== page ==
To assess if this is your proper role, ask yourself a few key questions: Are you passionate about using automation technology to test systems, software, and websites? It takes time and dedication to gain the skills needed to succeed in this job, so having a passion for the field is another must. Other helpful questions to consider include the following:

  • Are you comfortable and confident writing scripts?

  • Do you enjoy asking questions and getting to the root of problems?

  • Can you manage your time well and prioritize your tasks?

  • Do you understand how to analyze data and report on your findings?

  • Can you empathize with end-users and create testing solutions accordingly?

If you answered “yes,” to most questions, this could be a good fit for you. Additionally, you must be willing to engage in lifelong learning to keep up with the ever-evolving digital landscape.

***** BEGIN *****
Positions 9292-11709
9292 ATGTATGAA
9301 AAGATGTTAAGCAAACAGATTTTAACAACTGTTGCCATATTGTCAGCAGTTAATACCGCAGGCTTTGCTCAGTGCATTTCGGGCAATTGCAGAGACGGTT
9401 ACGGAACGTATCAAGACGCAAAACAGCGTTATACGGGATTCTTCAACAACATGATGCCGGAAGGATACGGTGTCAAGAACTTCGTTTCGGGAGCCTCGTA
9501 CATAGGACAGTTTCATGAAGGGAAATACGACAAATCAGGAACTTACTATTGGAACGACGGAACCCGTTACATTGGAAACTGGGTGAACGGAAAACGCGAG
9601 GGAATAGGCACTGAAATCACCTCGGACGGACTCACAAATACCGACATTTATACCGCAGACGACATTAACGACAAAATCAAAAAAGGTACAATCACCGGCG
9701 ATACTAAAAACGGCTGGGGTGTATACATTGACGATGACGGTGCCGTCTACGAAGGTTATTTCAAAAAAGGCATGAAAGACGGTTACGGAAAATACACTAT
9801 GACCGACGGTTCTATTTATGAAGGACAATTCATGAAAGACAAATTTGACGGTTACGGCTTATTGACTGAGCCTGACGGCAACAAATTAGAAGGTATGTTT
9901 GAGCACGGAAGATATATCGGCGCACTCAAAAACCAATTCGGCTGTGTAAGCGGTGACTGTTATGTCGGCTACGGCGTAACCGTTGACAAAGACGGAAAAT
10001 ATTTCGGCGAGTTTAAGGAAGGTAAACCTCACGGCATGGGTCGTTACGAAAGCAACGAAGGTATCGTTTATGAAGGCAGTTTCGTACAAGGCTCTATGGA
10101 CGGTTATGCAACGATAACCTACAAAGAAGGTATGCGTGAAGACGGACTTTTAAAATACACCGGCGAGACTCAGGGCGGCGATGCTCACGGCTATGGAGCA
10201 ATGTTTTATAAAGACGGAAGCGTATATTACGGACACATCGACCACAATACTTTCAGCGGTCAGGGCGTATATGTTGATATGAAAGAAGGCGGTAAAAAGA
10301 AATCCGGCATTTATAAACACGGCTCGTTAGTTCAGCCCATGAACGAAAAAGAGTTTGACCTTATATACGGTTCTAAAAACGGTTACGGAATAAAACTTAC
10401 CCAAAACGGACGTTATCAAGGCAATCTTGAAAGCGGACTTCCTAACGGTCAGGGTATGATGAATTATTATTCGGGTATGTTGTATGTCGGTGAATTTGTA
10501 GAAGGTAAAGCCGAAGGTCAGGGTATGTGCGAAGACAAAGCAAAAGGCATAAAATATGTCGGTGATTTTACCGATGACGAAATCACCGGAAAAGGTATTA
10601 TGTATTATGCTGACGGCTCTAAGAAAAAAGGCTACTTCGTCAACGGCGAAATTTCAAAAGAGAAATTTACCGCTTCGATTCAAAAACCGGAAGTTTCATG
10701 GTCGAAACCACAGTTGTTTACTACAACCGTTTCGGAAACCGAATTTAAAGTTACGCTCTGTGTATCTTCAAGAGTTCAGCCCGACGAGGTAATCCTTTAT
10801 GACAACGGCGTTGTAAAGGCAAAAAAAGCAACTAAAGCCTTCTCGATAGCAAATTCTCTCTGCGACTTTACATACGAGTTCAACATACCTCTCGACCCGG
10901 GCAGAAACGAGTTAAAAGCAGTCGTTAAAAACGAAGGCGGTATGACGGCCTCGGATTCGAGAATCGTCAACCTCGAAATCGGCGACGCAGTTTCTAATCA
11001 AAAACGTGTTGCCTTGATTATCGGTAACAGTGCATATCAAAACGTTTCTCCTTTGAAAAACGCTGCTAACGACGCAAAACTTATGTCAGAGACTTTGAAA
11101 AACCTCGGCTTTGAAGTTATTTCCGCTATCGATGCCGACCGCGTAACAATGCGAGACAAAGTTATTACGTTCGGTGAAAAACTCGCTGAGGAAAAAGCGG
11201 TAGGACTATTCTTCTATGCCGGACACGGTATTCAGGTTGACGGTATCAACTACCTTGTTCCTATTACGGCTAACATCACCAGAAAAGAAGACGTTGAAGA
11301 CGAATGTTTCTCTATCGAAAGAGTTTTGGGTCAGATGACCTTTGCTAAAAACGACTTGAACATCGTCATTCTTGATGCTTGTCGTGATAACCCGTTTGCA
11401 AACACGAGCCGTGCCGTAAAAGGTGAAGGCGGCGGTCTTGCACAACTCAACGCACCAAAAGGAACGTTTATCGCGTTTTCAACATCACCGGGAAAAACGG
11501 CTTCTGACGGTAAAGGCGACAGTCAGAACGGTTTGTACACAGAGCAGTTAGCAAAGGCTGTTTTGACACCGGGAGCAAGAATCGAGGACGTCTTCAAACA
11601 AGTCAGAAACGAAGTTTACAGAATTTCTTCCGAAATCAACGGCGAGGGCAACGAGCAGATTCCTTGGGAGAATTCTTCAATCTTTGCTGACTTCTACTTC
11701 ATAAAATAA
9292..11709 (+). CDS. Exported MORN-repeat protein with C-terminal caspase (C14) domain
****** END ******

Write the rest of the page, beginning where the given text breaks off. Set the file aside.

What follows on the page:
Read more: How To Write a QA Tester Resume: Layout, Design, Examples

Prepare for your next QA automation testing role with Coursera

If becoming a QA automation tester seems like a good match for your career goals, explore automation while earning a Professional Certificate from an industry leader in technology. The Google IT Automation with Python certificate program is beginner-friendly and self-paced. You can use it to learn how to automate tasks, familiarize yourself with Python and automation tools, and cultivate your problem-solving abilities.

Article sources


US Bureau of Labor Statistics. “Software Developers, Quality Assurance Analysts, and Testers: Occupational Outlook Handbook (Job Outlook),” Accessed February 22, 2024.